Oregon Voters Soundly Reject Tax Hike

Oregon Voters Soundly Reject Tax Hike
March 1, 2004

Although most press attention focused on the seven Presidential primary elections taking place on February 3, the biggest political win on that date did not belong to John Kerry.

“The biggest victory belongs to Oregon taxpayers, who defeated a massive $800 million tax hike at the ballot box by 60 to 40 percent,” said Sandra Fabry, spokesperson for Americans for Tax Reform, in a February 4 news release. “Their message to Gov. Ted Kulongoski (D) and the state legislature: Don’t even think about raising taxes.”

In August 2003, the state legislature passed a massive tax increase, HB 2151, without public hearings and little debate. Voters nevertheless had the final say, when a referendum aimed at repealing the tax hike, Measure 30, was rejected on February 3.

The referendum process, adopted in Oregon in 1902, allows citizens to take any specific item of legislation passed during the legislative session and place it on a ballot for Oregon voters to make the ultimate decision. Measure 30 was a vote to overturn part of the $1.1 billion in tax hikes included in HB 2151.

“I couldn’t be happier about the results,” stated Russ Walker, director of Oregon Citizens for a Sound Economy and chief petitioner for Measure 30. “When we set out to put Measure 30 on the ballot five months ago, we knew that Oregonians were against these tax increases.”

“Raising taxes during a recession is simply bad economics. Oregon’s families will now be able to spend or invest that money in the best way possible for their quality of life,” said Roger King, a Medford resident and active volunteer in defeating Measure 30.

State Rep. Linda Flores (R-Clackamas County), who pushed during the 2003 legislative session for requiring state government to examine core functions and prioritize when setting budgets, was also pleased with the referendum’s results. “Now I hope we can truly dive into the discussion of putting our most essential services such as education, health care, and public safety, to the forefront of the budgeting process instead of holding them hostage in debates over tax increases.”

Flores continued, “There is a clear lack of trust among the people toward the way government spends their money. With the lack of effort on the part of many in Salem to find efficiencies and make government more lean, I can’t say that I blame them.”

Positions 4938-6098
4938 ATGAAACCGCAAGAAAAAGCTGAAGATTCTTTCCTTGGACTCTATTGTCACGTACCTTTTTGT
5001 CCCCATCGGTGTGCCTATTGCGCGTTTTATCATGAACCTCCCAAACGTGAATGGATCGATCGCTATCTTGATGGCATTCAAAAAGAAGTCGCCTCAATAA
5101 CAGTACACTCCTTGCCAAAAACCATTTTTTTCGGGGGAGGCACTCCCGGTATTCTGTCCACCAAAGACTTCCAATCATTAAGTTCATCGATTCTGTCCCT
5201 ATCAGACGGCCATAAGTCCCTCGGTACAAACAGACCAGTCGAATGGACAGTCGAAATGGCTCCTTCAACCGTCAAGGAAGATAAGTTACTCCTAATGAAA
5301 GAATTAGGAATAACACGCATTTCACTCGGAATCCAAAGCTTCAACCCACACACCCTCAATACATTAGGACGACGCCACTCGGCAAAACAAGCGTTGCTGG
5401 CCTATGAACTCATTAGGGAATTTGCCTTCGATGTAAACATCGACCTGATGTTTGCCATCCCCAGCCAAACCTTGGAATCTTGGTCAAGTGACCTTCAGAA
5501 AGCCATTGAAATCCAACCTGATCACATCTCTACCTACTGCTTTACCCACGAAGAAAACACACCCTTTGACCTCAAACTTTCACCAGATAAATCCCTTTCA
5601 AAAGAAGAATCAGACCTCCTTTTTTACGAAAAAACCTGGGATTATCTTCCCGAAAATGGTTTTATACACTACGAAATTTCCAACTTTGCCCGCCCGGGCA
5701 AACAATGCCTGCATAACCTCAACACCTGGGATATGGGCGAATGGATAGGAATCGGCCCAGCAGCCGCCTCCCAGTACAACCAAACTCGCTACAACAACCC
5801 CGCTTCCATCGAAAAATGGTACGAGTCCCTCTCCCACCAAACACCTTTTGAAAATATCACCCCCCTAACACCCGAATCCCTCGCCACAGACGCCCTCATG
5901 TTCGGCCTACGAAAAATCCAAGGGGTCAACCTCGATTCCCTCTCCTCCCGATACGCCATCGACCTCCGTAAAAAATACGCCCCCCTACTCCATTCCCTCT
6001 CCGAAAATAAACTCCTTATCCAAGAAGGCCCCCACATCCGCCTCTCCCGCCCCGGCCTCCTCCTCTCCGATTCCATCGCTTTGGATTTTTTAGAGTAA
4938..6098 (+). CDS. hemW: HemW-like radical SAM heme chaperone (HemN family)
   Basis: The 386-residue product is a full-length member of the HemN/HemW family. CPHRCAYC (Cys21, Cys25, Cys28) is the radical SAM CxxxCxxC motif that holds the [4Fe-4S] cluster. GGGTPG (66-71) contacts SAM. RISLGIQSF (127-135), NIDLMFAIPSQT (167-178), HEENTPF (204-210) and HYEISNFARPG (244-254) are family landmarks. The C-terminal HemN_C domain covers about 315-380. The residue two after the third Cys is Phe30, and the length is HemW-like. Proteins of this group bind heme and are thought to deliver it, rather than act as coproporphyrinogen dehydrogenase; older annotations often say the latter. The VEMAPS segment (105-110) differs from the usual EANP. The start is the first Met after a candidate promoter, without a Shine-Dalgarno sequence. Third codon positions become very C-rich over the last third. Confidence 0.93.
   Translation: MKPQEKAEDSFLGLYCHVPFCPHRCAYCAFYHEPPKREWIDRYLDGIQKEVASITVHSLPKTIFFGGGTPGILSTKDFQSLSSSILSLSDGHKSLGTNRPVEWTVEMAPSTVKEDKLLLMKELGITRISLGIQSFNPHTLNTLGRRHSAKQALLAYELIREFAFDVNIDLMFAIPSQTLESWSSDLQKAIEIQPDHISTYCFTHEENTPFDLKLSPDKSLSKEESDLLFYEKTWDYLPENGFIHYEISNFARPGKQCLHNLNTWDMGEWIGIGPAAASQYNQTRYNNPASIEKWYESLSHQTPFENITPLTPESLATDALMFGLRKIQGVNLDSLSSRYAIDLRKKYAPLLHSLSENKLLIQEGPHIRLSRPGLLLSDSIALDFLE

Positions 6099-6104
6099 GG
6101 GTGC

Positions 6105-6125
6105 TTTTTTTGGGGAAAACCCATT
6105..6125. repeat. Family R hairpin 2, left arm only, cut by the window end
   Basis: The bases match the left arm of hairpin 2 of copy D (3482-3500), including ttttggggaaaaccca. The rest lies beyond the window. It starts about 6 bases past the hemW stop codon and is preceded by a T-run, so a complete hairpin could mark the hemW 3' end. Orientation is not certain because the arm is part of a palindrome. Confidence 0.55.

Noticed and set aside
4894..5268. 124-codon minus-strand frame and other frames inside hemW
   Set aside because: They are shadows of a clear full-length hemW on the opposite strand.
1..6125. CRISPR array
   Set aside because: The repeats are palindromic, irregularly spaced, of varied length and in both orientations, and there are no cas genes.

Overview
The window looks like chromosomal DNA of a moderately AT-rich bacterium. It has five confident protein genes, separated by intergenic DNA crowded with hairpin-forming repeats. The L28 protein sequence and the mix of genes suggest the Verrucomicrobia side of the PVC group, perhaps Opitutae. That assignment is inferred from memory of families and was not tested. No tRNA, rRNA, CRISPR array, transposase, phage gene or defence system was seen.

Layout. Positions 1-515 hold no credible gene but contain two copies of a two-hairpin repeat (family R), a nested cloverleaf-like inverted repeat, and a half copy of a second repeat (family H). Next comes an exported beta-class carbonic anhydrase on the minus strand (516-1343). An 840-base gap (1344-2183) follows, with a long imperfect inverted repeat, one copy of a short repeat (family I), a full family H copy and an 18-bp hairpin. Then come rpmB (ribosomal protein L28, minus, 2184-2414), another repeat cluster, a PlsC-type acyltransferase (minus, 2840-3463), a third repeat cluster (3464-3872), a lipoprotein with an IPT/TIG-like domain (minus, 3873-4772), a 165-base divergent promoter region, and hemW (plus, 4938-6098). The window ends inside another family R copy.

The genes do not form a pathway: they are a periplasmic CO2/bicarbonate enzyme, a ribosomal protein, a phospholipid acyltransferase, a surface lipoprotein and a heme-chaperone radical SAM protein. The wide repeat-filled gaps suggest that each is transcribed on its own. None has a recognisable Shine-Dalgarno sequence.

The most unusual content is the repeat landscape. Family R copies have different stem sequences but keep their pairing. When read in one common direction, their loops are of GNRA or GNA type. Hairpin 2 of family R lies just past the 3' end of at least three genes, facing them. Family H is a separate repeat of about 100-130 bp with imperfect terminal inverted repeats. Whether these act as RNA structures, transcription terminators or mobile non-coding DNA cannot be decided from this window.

“The margin of defeat is larger than expected,” said Kevin Mannix, state chairman of the Republican Party and opponent of the tax package.



Enough Is Enough

Rejection of the tax increase will trigger $544 million in automatic spending cuts on May 1. The referendum vote suggests Oregon taxpayers dislike higher taxes more than spending cuts.

“Enough is enough,” said Oregon commercial fisherman Terry Hardy. “The most essential things they threaten to cut, instead of the fat. I’m so taxed out now.”

Writing in the February 4 edition of the San Francisco Chronicle, , political analyst Jim Moore said the vote showed Oregonians “weren’t swayed” by warnings that schools and other services would suffer big cuts without the tax increase. “People are suspicious of government, and they simply weren’t buying the doom and gloom thing,” Moore wrote.

Debbie Dorris, a backer of the tax increase, said she thinks some voters have simply “tuned out” the seemingly endless debate over the state’s budget crisis. “People are pretty fatigued over the whole issue,” Dorris said.

In January 2003, Oregon voters rejected Measure 28, a $313 million tax increase proposal. Even after that clear expression of their constituents’ will, the legislature passed, with significant bipartisan support, a tax hike more than twice as big as the one rejected in January 2003, increasing seven different taxes. The bill passed late in the session, the result of legislative tinkering that stripped a related bill of all its contents and inserted the tax hike language.



A National Trend

“The national trend against tax hikes is finally solidified at the state level,” said taxpayer advocate Grover Norquist, who heads Americans for Tax Reform (ATR) in Washington, DC. “With this Congress and President Bush, tax hikes in Washington are dead before the words are even uttered. And with massive taxpayer victories in Alabama, California, and now Oregon, the national consensus against tax increases is firming up even in liberal states.”

In California, tax and budget issues led to the demise of former Gov. Gray Davis (D) and the rise of Arnold Schwarzenegger (R). In Alabama, voters defeated Republican Gov. Bob Riley’s tax hike by an overwhelming 68-32 percent vote.

“Ninety five percent of Republicans in the U.S. House have sworn against tax increases,” continued Norquist. “Eighty-five percent of Republican Senators have, as well as President Bush. In the states, roughly 25 percent of Republicans have signed ATR’s Taxpayer Protection Pledge against tax hikes. As voters continue to tell their elected leaders to not even think about raising taxes, the ranks of taxpayer advocates in the nation’s legislatures will continue to grow.”


Jonathan Collegio is director of communications for Americans for Tax Reform. His email address is jcollegio@atr.org.


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Visit the Web site of Americans for Tax Reform at http://www.atr.org.